The Red Sox have been linked to Masterson before during the offseason. It is the first time we’ve heard of anything so concrete as an offer.
For now, it’s hard to say what an offer to Masterson means for Boston’s greater pitching plans. Masterson is coming off a brutal 2014 season. Masterson pitched to a 5.88 ERA with Cleveland and St. Louis, Masterson is likely only looking for a chance to prove himself. It’s hard to imagine any team investing in him long-term at the moment, much less at the price Masterson may have envisioned after his successful 2013 season, meaning that we’re likely looking at a one-year deal here no matter where he might end up.
For Boston, there’s a lot to like when it comes to one-year deals. They seem to have earmarked 2015 as their one year to blow past the $189 million tax threshold, leaving Masterson an ideal pick-up, at least when it comes to the dollars and cents aspect. He’ll cost them money in the year where they’re willing to spend, and then nothing afterward.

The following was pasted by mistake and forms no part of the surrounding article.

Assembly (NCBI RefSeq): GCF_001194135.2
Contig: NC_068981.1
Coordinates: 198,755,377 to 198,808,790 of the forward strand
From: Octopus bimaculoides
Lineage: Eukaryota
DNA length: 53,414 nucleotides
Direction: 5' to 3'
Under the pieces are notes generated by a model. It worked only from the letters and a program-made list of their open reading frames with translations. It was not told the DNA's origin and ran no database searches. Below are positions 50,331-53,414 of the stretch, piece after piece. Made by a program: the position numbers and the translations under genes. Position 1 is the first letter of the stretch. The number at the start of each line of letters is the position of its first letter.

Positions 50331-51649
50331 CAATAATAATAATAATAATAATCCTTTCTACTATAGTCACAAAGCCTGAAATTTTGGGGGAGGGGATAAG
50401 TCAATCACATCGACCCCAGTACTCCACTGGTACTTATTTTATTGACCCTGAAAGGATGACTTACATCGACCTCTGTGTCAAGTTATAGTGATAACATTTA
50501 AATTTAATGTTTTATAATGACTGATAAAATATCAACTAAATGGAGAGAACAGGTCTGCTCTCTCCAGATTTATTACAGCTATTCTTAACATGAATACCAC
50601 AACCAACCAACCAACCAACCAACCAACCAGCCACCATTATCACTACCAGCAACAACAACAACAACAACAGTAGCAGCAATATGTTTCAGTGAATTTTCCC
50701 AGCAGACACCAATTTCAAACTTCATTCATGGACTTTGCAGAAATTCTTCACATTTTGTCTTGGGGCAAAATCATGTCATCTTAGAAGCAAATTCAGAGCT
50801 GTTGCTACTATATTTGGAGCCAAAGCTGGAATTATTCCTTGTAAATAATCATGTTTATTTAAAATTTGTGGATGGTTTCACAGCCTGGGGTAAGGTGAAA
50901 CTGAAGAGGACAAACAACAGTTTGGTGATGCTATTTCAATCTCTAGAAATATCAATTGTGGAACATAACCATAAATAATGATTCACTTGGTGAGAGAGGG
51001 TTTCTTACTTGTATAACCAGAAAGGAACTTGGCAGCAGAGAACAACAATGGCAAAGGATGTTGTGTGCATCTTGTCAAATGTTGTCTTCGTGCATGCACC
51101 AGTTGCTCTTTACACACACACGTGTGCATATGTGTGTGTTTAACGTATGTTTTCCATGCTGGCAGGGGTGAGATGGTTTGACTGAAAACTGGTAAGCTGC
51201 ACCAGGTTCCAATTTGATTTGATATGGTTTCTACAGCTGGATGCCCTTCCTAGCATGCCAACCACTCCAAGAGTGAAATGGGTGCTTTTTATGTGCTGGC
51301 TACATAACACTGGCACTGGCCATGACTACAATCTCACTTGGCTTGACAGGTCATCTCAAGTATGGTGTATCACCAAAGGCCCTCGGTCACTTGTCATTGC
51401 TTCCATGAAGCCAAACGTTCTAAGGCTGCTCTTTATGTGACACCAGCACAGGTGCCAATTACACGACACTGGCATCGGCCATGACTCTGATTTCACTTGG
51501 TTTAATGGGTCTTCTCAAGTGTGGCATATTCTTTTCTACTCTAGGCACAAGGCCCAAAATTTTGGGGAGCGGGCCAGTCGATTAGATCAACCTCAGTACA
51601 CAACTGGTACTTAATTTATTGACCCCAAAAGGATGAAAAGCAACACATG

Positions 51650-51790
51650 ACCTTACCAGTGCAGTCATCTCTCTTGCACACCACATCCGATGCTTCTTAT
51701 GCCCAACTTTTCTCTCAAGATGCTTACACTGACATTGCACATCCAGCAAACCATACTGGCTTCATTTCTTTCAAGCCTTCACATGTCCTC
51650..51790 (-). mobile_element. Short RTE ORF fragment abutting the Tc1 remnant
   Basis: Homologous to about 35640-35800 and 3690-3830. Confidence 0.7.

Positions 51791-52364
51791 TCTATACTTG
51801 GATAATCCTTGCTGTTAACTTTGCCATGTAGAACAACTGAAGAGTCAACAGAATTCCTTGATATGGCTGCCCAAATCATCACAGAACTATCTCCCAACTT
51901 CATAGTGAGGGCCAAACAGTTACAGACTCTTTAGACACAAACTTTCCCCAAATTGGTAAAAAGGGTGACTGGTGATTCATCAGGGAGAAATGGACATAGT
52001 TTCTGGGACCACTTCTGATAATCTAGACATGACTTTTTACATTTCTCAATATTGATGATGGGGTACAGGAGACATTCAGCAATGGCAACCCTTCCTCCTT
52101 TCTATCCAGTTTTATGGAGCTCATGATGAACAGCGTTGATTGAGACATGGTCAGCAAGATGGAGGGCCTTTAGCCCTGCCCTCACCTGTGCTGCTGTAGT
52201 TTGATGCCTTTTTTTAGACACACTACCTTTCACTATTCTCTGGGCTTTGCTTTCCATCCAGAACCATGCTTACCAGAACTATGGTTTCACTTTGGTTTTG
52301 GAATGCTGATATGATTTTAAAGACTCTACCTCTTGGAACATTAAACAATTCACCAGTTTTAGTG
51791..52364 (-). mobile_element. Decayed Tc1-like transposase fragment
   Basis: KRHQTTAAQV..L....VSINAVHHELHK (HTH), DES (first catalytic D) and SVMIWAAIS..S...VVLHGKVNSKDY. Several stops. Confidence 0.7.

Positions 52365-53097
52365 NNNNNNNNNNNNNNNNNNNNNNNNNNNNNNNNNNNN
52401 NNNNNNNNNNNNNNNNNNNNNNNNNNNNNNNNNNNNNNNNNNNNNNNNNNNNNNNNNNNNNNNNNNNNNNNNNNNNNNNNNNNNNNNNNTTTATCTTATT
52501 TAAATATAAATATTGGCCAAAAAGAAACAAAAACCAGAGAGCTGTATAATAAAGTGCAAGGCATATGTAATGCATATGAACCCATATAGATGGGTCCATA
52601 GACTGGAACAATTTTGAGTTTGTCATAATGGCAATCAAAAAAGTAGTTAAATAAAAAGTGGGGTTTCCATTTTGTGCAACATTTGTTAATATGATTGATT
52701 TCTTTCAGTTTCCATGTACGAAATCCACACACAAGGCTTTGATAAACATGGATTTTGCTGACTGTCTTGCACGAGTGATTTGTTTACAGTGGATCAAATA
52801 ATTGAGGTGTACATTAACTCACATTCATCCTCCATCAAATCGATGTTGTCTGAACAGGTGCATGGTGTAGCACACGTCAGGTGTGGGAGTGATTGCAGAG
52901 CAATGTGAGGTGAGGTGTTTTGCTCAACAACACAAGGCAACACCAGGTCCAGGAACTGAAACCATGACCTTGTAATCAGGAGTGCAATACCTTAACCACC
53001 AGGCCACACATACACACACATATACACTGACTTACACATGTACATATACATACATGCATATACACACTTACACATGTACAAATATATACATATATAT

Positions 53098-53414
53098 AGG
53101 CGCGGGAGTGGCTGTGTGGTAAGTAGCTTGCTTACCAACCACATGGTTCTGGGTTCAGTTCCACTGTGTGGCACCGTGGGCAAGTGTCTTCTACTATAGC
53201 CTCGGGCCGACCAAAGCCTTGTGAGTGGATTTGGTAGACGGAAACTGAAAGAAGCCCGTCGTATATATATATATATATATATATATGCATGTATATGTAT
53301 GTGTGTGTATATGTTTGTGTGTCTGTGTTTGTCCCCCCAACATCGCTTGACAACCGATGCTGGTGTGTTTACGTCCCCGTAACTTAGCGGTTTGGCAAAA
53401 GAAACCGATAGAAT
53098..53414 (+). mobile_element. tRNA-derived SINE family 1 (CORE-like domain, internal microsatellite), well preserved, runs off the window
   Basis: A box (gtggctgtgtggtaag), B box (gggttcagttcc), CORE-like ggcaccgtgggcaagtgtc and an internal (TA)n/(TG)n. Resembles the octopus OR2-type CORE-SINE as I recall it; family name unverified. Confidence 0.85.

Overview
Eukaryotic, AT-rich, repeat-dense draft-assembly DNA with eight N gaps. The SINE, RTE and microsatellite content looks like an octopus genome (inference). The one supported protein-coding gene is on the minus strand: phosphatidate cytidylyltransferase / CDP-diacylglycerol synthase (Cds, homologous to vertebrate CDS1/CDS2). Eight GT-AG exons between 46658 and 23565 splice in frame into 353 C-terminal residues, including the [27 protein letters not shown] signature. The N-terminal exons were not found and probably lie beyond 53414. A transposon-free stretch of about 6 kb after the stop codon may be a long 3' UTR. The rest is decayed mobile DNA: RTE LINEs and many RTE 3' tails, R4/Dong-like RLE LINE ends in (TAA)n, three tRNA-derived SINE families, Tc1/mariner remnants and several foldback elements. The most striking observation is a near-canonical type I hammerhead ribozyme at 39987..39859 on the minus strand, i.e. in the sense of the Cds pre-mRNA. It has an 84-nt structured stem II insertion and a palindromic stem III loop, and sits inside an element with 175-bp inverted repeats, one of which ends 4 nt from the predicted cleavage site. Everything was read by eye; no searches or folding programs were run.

Does that mean Masterson isn’t intended to be a second pitcher, but a third? It’s a possibility, albeit one that’s hard to really do anything more than guess at without knowing first the terms of the offer, and second just how far they’re willing to go in terms of payroll for the season. We can, however, say that the rotation can fit three new arms. So far even in the scenarios with two new faces, the Red Sox are relying on Rubby De La Rosa as their fifth starter. And while he was the best of the young arms the Sox tried in 2014, he certainly wasn’t too good to be replaced.
For now, we can only wait and see. But as the first night of the Winter Meetings comes to a close, it seems like the pitching market is finally starting to move.